This month I had the pleasure of reading Shirley Graetz’s first novel, She Wrote on Clay. The story follows the life and career of Iltani, a young woman living in the Mesopotamian city of Sippar during the reign of Hammurabi. As a child, Iltani marvels at her father’s scribal talents and dreams of becoming a scribe herself. Since girls do not have the option of studying at a scribal school (É-DUBBA), Iltani chooses to enter the gagû and become a nadītu. This elite group of monastic women command great respect in society, and many nadītu are highly skilled. Iltani sees this as the best opportunity to pursue her dream and willingly accepts a future without the possibility of marriage or children. However, life in the gagû proves more difficult than she imagined. The young novice must learn to navigate through a closed society where the intrigues of a powerful woman threaten her chances of becoming a scribe. As the years progress, Iltani encounters many unexpected challenges and choices, especially as a friendship with a male scribe develops into something more.
In fewer than 200 pages, Graetz has created a powerful, sensitive work about the life of an extraordinary ancient woman. Through Iltani’s journey, the reader experiences the sights and sounds of the bustling Sippar marketplace as well as the calm luxury of apartments in the gagû. Iltani’s clay-stained hands serve to distinguish her from the other nadītu and give her a sense of pride and accomplishment. We laugh with her as a stylish friend tries to dress her up for a special occasion, and we share in her sensory delight as she visits the ornate home of a nadītu princess. Through her friendships, we learn of the many difficulties women would have faced and the forms of legal recourse available to them. It is a fascinating world that is both alien in its customs and familiar in its humanity.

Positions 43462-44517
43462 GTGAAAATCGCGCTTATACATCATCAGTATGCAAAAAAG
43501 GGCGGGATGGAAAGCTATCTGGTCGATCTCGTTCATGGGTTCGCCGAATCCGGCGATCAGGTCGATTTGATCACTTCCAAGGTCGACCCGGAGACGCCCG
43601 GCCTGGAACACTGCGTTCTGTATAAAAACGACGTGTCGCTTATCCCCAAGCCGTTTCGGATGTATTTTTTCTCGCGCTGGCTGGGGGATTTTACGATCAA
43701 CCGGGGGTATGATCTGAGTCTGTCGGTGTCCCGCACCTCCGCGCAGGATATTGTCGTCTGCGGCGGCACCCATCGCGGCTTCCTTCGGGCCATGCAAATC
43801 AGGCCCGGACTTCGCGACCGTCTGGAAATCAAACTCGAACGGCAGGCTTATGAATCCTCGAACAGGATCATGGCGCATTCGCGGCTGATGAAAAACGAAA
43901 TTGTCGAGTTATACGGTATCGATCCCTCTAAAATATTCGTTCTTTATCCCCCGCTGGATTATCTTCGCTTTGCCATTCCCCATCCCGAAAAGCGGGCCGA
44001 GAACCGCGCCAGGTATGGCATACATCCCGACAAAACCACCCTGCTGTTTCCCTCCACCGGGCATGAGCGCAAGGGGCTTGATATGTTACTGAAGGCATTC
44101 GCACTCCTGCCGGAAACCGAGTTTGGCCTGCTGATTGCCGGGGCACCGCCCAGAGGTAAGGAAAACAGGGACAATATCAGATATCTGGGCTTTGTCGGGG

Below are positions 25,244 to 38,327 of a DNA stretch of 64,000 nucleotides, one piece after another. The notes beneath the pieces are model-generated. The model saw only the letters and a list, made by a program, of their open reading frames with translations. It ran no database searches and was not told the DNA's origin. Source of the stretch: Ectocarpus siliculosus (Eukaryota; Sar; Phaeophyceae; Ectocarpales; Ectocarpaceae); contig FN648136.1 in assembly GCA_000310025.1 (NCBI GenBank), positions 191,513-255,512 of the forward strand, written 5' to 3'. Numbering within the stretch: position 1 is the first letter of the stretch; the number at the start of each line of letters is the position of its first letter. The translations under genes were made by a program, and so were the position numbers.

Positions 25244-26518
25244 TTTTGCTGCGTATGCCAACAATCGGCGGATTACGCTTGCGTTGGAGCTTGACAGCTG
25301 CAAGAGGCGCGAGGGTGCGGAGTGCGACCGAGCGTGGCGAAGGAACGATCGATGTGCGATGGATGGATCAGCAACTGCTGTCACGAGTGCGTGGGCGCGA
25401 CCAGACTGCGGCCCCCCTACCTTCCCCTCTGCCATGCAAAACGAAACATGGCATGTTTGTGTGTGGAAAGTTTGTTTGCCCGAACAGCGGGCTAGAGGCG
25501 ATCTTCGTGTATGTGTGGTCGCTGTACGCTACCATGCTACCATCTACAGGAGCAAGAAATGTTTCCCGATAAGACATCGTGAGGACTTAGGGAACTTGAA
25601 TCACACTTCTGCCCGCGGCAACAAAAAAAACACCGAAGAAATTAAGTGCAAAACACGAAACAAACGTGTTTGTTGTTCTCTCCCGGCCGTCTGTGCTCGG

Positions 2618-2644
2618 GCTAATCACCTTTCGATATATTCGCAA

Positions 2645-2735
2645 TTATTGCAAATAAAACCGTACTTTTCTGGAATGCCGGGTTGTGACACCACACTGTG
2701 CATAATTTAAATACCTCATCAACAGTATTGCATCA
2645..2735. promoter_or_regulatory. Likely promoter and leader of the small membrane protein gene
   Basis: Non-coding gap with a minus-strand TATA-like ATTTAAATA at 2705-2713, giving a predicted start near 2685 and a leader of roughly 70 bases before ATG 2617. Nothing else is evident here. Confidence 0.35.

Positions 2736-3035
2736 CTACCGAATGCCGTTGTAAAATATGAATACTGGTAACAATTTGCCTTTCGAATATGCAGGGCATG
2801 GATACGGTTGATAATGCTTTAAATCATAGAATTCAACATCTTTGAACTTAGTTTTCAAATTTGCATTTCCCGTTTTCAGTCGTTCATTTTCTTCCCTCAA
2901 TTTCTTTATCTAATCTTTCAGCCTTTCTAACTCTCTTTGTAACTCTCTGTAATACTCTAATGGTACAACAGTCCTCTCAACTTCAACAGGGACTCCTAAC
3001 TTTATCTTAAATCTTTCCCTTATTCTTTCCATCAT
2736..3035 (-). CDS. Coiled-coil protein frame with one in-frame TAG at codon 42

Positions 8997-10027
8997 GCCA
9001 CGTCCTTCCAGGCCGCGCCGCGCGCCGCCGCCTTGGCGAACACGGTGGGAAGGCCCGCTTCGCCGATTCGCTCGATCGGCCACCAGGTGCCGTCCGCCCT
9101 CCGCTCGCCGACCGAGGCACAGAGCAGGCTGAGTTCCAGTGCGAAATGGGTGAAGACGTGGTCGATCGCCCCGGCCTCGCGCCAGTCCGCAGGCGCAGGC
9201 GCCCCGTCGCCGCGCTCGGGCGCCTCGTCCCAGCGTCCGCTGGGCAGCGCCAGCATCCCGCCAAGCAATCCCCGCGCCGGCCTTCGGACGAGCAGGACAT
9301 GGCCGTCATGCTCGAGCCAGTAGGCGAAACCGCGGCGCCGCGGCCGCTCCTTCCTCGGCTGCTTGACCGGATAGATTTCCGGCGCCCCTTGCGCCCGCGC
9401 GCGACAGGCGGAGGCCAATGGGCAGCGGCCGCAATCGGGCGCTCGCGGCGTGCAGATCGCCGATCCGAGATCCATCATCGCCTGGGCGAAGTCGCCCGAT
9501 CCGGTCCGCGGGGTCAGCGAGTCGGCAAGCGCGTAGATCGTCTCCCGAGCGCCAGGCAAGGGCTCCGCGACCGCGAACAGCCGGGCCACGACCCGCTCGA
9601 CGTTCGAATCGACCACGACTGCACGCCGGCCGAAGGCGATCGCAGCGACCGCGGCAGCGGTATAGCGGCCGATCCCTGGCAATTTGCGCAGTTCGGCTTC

In many ways, this book is a wonderful introduction to the Old Babylonian period and current Near Eastern scholarship. Graetz, who received her PhD in Ancient Near Eastern Studies from Ben Gurion University, draws on a variety of primary sources for authenticity. At key points in the story, she inserts her own translations of actual letters, hymns and documents. Akkadian words are rendered in italics, while Sumarian, which would have been known only to scribes, is transliterated in capital letters. The careful use of these ancient languages adds richness to the narrative without detracting from the flow. For those inspired to learn more, the author provides a list of scholarly resources at the end of the book. Needless to say, I highly recommend it!
She Wrote on Clay is a Hadley Rille Books publication available for purchase on Amazon or Barnes & Noble.